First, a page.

Durban — Panic-stricken Clare Estate residents have had their water supply normalised after it was contaminated briefly with sewage because of pipe damage on Saturday.
eThekwini Municipality ward 23 councillor Alicia Kissoon said community leaders in Clare Estate had reported an increasing number of residents becoming ill after drinking tap water. Kissoon said the incident occurred while repairs were being undertaken to the water infrastructure in the area, and the freshwater pipeline became exposed to a sewage overflow.
“Notwithstanding the seriousness of the situation, the municipality failed to inform the community of the potential hazards.
“Instead, they continued to downplay the situation and insisted that the water quality was suitable for human consumption,” said Kissoon.
Kissoon requested the results from a water quality test which revealed that E. coli levels were in excess of 200% above the normal acceptable levels.
“This is yet another example highlighting the sanitation crisis the municipality is facing. Daily across the city, there are scores of sewer leaks and overflows on the streets and in our rivers. The eThekwini Municipality must take full responsibility for this, and residents who were affected by this serious incident are requested to contact me urgently,” said Kissoon.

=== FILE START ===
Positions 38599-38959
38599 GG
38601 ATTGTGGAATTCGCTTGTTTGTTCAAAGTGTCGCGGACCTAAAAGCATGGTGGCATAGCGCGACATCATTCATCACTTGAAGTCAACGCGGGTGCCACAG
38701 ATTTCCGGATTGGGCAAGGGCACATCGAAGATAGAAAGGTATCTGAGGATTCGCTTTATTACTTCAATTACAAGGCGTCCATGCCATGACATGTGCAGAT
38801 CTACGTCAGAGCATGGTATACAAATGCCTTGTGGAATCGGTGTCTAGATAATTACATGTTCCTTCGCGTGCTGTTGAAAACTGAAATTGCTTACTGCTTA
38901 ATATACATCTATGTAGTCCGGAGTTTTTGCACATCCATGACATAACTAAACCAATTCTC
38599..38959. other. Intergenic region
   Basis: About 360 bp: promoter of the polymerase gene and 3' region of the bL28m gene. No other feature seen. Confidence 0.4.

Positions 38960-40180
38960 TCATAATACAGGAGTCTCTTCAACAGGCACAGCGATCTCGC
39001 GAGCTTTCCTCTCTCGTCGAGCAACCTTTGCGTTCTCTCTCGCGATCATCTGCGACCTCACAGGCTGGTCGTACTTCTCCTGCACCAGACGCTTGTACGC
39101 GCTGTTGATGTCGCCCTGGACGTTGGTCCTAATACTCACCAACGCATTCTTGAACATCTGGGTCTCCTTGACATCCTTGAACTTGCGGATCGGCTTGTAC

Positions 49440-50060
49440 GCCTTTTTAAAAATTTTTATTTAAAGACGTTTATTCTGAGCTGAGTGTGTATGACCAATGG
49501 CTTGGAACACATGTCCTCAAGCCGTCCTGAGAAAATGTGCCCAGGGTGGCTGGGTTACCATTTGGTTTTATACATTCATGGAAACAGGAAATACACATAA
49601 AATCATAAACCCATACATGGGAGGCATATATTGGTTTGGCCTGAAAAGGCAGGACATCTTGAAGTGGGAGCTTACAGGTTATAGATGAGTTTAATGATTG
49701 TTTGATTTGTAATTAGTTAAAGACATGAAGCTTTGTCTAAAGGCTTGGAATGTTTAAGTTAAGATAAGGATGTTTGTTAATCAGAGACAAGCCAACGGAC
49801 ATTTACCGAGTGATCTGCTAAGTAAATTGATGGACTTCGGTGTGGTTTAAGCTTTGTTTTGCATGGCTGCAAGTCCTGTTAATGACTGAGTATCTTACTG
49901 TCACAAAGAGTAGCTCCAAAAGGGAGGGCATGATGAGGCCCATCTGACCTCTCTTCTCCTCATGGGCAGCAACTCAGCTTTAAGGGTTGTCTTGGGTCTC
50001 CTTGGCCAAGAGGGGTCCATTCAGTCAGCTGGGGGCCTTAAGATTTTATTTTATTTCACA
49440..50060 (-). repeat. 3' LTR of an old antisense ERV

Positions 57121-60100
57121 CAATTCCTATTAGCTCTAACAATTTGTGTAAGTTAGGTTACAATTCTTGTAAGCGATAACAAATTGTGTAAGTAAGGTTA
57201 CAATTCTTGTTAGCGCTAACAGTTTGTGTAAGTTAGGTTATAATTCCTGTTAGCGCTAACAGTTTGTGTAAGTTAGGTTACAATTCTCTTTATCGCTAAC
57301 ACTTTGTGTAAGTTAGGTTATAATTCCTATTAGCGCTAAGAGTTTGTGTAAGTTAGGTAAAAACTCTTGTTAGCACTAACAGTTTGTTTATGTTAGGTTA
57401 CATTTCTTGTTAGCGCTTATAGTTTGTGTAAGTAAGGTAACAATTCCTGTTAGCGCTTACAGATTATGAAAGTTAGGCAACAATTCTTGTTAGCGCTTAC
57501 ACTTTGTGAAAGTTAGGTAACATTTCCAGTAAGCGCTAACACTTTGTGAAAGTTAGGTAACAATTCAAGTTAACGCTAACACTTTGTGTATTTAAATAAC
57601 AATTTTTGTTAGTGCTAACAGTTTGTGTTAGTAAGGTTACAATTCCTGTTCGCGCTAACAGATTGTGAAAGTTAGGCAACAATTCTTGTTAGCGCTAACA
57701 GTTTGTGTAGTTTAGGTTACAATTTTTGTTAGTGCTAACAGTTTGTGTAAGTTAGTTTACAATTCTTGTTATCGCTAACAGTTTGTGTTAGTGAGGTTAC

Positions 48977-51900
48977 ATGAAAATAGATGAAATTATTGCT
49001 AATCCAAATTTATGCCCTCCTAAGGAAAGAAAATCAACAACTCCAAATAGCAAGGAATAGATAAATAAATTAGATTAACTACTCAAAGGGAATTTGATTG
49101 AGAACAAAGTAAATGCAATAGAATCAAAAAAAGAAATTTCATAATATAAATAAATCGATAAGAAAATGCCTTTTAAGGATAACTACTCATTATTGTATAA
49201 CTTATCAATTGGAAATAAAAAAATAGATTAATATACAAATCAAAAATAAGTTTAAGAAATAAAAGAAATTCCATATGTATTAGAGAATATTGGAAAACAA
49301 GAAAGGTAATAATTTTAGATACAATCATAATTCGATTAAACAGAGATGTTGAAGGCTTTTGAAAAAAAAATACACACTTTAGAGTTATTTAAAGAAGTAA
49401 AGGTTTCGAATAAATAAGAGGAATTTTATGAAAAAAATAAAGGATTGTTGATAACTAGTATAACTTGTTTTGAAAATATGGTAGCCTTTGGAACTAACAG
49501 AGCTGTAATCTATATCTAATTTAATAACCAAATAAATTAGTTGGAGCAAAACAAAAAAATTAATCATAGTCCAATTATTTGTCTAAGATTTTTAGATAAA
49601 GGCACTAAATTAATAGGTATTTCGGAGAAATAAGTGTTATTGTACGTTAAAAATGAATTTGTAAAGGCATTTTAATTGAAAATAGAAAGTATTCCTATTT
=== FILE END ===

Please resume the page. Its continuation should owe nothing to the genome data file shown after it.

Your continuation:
Kissoon encouraged residents to refrain from drinking tap water until further quality tests had been conducted.
eThekwini Municipality spokesperson Lindiwe Khuzwayo said the municipality could confirm that there was an incident where a tractor, loader and backhoe (TLB) damaged some pipes. As a result, the water was contaminated.
“Samples were taken and confirmed high levels of E. coli. Our teams attended to the repairs. Samples that were taken last Thursday were clear. No E. coli and total coliform were detected,” Khuzwayo said.
Pete Graham, CEO of Singakwazi Aid, a water purification public benefit organisation, said he was shattered by the Clare Estate incident. There should be multiple checks to make sure this does not occur again in Clare Estate or elsewhere in the KwaZulu-Natal, he said.
“If there is a burst water pipe, there will be an excavation and the pipe will be left exposed and there will be someone there to monitor.
“If sewage is running down the road, it cannot go anywhere near a potable water line. If there is any suspected contamination, the system needs to be shut off, tests need to be done and remedial action must be taken,” said Graham.
WhatsApp your views on this story to 071 485 7995